Have you come across the Black Country Living Museum in the West Midlands? It is an open air museum which brings to life the manufacturing and social history of the local area. It has been open to the public for over 30 years and more than 7 million visitors have walked around the “village” in that time.
All the buildings have been painstakingly transferred, brick by brick, from their original locations in the local community, and have been rebuilt as accurately as possible within the museum, many including the original household contents and personal items that would have seen everyday life for so many years.
One such building is the Toll House which used to be a couple of miles away in Sedgley.
Inside, visitors are given an insight into life in the early 1900s, when Mrs Hodgkiss and her daughter Lilian called the compact Toll House their home. Apparently, Lilian herself visited the house when it was first relocated, advising museum staff on the position of furniture and decorations, and giving the recreated building her blessing.
The certificate on the bedroom wall is the original document, celebrating Lilian’s 100% attendance at school in 1905.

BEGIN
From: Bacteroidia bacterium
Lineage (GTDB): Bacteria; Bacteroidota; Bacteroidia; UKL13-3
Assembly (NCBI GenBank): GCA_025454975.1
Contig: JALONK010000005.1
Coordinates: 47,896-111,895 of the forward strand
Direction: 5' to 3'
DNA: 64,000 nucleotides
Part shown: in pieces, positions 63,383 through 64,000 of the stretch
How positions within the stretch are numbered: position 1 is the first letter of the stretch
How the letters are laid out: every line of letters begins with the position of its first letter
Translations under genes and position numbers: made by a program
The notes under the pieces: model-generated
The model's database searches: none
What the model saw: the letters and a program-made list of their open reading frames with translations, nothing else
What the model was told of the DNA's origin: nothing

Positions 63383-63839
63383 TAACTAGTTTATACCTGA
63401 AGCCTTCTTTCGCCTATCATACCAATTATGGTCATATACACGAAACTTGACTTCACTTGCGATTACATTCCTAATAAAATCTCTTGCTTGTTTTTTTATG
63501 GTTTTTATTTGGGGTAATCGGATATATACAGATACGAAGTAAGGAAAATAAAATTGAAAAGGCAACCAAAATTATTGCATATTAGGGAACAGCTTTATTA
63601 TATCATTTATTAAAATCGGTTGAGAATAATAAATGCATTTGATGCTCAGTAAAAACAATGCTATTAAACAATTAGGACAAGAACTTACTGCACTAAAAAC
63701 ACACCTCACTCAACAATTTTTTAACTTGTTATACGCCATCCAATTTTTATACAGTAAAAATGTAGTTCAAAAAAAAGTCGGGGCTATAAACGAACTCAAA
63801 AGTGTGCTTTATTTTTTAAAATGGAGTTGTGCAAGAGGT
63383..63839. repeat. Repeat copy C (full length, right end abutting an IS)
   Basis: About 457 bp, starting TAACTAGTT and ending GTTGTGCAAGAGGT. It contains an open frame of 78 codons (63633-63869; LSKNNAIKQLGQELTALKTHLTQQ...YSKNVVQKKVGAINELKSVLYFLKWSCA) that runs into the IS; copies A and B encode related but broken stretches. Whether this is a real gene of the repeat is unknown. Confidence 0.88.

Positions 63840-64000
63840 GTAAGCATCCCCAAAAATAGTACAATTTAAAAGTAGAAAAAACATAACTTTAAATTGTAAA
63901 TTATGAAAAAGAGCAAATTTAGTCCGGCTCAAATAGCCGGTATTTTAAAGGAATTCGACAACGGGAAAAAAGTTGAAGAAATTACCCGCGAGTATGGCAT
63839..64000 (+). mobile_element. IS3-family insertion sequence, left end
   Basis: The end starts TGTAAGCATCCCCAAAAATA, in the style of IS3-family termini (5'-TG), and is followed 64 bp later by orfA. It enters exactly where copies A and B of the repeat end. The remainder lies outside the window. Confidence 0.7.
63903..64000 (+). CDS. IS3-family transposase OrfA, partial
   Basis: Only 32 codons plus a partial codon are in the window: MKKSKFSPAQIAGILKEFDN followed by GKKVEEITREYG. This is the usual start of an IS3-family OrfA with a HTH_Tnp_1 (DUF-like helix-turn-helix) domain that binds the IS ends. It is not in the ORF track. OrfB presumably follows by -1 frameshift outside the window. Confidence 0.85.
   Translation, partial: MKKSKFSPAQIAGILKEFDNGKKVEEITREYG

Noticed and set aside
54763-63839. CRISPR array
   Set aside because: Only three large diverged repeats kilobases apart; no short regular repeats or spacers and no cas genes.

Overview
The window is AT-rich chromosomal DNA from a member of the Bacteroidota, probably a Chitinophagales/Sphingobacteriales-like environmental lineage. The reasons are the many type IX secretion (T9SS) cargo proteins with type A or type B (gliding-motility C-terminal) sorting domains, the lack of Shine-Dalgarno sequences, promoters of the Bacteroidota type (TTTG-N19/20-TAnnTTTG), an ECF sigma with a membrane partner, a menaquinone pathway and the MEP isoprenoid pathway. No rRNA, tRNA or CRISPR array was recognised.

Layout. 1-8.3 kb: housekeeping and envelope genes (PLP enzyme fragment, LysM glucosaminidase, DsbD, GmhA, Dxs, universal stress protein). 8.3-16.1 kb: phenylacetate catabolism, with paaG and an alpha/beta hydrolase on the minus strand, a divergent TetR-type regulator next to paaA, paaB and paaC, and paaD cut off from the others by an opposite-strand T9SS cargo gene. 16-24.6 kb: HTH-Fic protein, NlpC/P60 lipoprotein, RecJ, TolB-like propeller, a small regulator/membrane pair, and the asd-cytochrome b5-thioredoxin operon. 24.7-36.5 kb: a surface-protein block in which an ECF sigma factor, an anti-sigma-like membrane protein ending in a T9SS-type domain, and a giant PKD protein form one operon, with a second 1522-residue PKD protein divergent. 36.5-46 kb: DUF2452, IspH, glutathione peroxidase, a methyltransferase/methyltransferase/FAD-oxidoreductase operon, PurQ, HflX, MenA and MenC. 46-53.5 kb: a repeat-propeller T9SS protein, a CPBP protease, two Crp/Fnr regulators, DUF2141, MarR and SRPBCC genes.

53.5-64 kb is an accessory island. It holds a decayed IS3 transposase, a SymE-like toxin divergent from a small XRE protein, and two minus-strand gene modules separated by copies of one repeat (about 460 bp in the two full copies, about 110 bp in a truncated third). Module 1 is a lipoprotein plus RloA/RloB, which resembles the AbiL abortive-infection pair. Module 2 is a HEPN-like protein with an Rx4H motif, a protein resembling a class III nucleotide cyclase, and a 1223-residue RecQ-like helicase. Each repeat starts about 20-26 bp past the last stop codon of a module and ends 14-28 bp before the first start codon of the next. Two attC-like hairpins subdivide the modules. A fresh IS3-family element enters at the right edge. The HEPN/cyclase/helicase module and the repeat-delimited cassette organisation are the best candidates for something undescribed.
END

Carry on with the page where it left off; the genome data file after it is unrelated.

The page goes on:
The teddy bear – well-loved and threadbare – was also Lilian’s, and now keeps watch over proceedings as visitors come and go.
The hand-made quilt caught my eye … I commented to the museum assistant that they had done a good job of making something that fitted in so well with the feel and era of the whole exhibit … Yes, you’ve guessed it! It was Lilian’s original quilt, now faded and delicate, made for her over 100 years ago by her sister, using fabric oddments and hand-stitched with love. Imagine how cheerful and colourful it must have been all those years ago.
A work of art, and an heirloom full of love and memories, now helping to share a sense of local history and providing inspiration to crafters for the creation of future heirloom pieces.
Have you made or inherited a hand-crafted heirloom project? I’d love to hear about it!